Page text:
In 1953, when Jerry Lee Lewis was barely 18, he had a son with his second wife. He’d stay out all night ravaging pianos in broken-down palaces to hordes of drunks who’d egg him on and slip him little Benzedrine pills so he’d never stop playing. It’d be 4:00 in the morning and the last drunk would stagger out and still Jerry Lee would want to play more.
In 1954, a Michigan congresswoman introduced a House bill to have rock ‘n’ roll declared legally obscene.
In 1955, a Connecticut Fats Domino concert was cancelled due to local hysteria that it would cause a riot.
In 1956, Jerry Lee had his first hit, a cover of a Ray Price honky-tonk standard “Crazy Arms” that he put a rolling boogie beat to and it sold.
In 1957, Jerry Lee took Big Maybelle’s “Whole Lotta Shakin’ Goin’ On” to #1 and followed it up with another #1, “Great Balls Of Fire.” They became the most attacked songs in America, preachers preaching against them both, lawmakers scurrying to ban the new music, Jerry Lee laughing all the way to the bank. When he sang “Shakin’” on comedian Steve Allen’s talk show, he became a superstar so he named his second son Steve Allen Lewis. The mother was his third wife (although he was still married to wife #2). That third wife was his 13-year-old cousin. That son lived to the ripe old age of three. Another son, Jerry Lee Lewis, Jr. lived to 19.
Jerry Lee admits to bigamy but not to murder when wives #4 and #5 die under mysterious circumstances. Accused by Rolling Stone of criminal neglect, sandbagged by Geraldo Rivera on national television, Jerry Lee just says, “I never hurt anyone.” Well, at least on purpose. He did shoot his bass player by accident.
There’s a 1958 scene in Rick Bragg’s so-good-I-didn’t-want-it-to-end Jerry Lee Lewis: His Own Story (Harper) where his friend Elvis Presley starts crying.
“You got it. Take it,” he said to Jerry Lee. “Take the whole damn thing.”
Elvis was talking about his top dog status. Jerry Lee was hot. Elvis was about to become a Private in the U.S. Army. There was an awkward silence.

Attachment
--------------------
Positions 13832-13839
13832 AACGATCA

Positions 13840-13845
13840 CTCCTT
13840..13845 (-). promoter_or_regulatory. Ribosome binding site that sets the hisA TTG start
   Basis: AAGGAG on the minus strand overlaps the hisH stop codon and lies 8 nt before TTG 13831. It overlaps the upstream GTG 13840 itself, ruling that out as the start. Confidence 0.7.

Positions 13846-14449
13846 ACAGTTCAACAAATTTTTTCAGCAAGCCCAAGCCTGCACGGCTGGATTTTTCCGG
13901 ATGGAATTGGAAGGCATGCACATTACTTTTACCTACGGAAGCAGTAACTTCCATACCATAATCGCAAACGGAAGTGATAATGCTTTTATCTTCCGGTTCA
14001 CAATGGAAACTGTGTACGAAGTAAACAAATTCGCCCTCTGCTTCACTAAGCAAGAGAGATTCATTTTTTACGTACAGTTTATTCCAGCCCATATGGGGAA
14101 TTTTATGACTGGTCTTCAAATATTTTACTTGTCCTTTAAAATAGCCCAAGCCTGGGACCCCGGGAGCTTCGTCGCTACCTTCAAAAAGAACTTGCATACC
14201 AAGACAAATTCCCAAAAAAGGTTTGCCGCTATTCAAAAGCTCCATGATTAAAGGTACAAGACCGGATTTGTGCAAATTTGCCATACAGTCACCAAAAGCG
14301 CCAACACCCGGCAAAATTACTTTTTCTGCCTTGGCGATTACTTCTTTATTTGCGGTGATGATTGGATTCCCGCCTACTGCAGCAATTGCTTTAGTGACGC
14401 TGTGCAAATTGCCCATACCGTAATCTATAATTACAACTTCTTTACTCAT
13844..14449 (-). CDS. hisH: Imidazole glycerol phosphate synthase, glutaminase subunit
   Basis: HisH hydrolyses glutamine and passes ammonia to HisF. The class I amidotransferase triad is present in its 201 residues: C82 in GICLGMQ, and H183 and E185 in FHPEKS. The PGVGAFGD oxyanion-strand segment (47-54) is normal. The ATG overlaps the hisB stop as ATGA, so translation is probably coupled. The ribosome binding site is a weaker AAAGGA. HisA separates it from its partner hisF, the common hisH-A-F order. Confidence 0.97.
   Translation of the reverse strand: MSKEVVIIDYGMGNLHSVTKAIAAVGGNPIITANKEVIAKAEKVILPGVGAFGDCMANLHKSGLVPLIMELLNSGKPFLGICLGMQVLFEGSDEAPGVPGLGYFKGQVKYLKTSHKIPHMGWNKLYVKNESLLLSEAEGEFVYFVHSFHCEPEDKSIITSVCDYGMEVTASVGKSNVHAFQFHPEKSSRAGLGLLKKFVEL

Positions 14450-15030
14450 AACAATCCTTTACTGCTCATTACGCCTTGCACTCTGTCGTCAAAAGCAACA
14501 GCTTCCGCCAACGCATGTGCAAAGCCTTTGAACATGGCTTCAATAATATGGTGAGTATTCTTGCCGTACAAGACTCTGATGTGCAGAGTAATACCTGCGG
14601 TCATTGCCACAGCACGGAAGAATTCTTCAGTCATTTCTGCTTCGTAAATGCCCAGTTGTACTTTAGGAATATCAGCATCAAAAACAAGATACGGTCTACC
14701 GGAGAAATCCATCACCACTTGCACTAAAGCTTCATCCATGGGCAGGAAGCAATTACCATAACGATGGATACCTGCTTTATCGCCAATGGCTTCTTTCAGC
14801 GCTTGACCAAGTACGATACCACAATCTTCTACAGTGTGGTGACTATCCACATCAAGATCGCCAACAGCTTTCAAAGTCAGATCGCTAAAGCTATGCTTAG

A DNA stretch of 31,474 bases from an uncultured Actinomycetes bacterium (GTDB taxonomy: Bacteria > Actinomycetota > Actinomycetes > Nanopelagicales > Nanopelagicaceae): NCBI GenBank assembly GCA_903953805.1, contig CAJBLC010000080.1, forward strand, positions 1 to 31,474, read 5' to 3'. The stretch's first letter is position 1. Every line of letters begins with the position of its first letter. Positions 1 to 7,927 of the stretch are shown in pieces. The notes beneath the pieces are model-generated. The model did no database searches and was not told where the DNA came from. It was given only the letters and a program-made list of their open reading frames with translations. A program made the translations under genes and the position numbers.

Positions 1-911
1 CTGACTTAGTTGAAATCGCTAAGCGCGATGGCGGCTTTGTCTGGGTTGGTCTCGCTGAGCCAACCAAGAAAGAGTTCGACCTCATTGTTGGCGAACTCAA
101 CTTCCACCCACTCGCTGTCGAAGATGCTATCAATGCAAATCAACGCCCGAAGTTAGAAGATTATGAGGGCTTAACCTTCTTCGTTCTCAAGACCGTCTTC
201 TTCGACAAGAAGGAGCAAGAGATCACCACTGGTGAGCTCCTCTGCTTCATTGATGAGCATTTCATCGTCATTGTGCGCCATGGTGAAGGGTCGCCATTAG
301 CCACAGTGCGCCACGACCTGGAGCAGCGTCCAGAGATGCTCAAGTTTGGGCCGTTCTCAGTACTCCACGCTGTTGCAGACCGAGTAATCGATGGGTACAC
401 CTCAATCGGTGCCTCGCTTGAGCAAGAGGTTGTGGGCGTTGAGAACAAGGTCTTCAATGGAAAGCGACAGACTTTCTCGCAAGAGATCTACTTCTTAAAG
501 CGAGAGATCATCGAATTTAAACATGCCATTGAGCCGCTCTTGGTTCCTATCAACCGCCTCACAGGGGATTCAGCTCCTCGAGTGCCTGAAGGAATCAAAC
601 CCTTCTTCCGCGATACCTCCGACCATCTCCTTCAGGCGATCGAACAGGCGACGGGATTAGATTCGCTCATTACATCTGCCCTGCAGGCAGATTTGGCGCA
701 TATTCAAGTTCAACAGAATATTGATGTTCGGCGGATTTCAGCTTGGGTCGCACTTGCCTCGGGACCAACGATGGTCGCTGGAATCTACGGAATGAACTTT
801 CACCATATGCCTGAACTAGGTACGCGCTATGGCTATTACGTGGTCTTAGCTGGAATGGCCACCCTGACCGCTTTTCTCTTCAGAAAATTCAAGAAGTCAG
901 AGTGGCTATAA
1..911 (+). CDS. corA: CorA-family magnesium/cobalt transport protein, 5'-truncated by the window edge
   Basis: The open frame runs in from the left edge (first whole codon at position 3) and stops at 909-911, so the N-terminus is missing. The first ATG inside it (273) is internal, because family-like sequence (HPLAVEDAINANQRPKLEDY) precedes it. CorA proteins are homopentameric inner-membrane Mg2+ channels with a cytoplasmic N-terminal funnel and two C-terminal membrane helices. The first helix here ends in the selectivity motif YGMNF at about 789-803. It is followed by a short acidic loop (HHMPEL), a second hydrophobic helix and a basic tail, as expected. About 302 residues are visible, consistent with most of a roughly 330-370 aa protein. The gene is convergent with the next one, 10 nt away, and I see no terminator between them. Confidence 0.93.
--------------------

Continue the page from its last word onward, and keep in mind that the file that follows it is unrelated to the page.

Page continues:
“I didn’t know it meant that much to you,” replied Jerry Lee.
“You can have it,” Elvis said through tears now streaming down his face. It was as if he knew he’d be in for a lifetime of soft ballads and pop music when he got out of the Army. “I just wondered,” Elvis blubbered, “why you didn’t have to go. Why do I have to go and do 18 months and you don’t have to?”
As history would have it, Jerry Lee would be incinerated in the press for marrying wife #3, his career in tatters, and Elvis, who did worse by taking a 14-year-old girl out of Germany with the permission of her parents and setting her up in his Tennessee house Graceland and lying about it, would be given a free pass for some reason. That always rankled Jerry Lee’s hide. He denies wanting to kill Elvis when he was arrested for ramming his car into the Graceland gates drunk in the middle of the night with a loaded gun sitting right on the seat next to him.
There are so many great stories in this book that point to one conclusion: Jerry Lee embodies the danger implicit in real rock ‘n’ roll. And he defines the spirit of real rock ‘n’ roll during his lean years as he guzzles whiskey straight out of the bottle onstage night after night in one shit-hole after another while popping pills, pounding the piano, using the mic stand as a lethal weapon and raising the holy ghost on purpose to say a big fuck you to the prospect of actually going to hell which he did, indeed, believe down deep that he would.
All told, he’d lose two sons, marry seven times (his sister married eight times), and live to barnstorm the country never once giving up. Sure, country music saved him and his rise, again, would be meteoric. But he’d throw it all away again with dangerous obsessions like guns, fast cars, floozies, airplanes, drugs and alcohol. His cousin, Jimmy Swaggart, would get rich preaching against sin and using Jerry Lee’s debauchery as an example…until Swaggart was found soliciting prostitutes.
Throw in two near-death experiences, redemption, a third rise, the respect and love of his peers (John Lennon got down on his knees to kiss his feet when they met) and being the first artist ever elected into the Rock ‘n’ Roll Hall Of Fame, and you’ve still only got a sliver of the magnitude and majesty of this man’s epic life. This book puts it all down, the good, the bad and the ugly. Whereas the brilliant 1982 Hellfire is more about its author, Nick Tosches, than it is about Jerry Lee, Rick Bragg has done the nearly impossible. He tells this amazing story with Jerry Lee adding asides, comments, ruminations and regrets…as if you’re sitting with The Killer himself.
He’ll be 80 this year. He has no stomach. But I’m going to see him perform in New Orleans this May.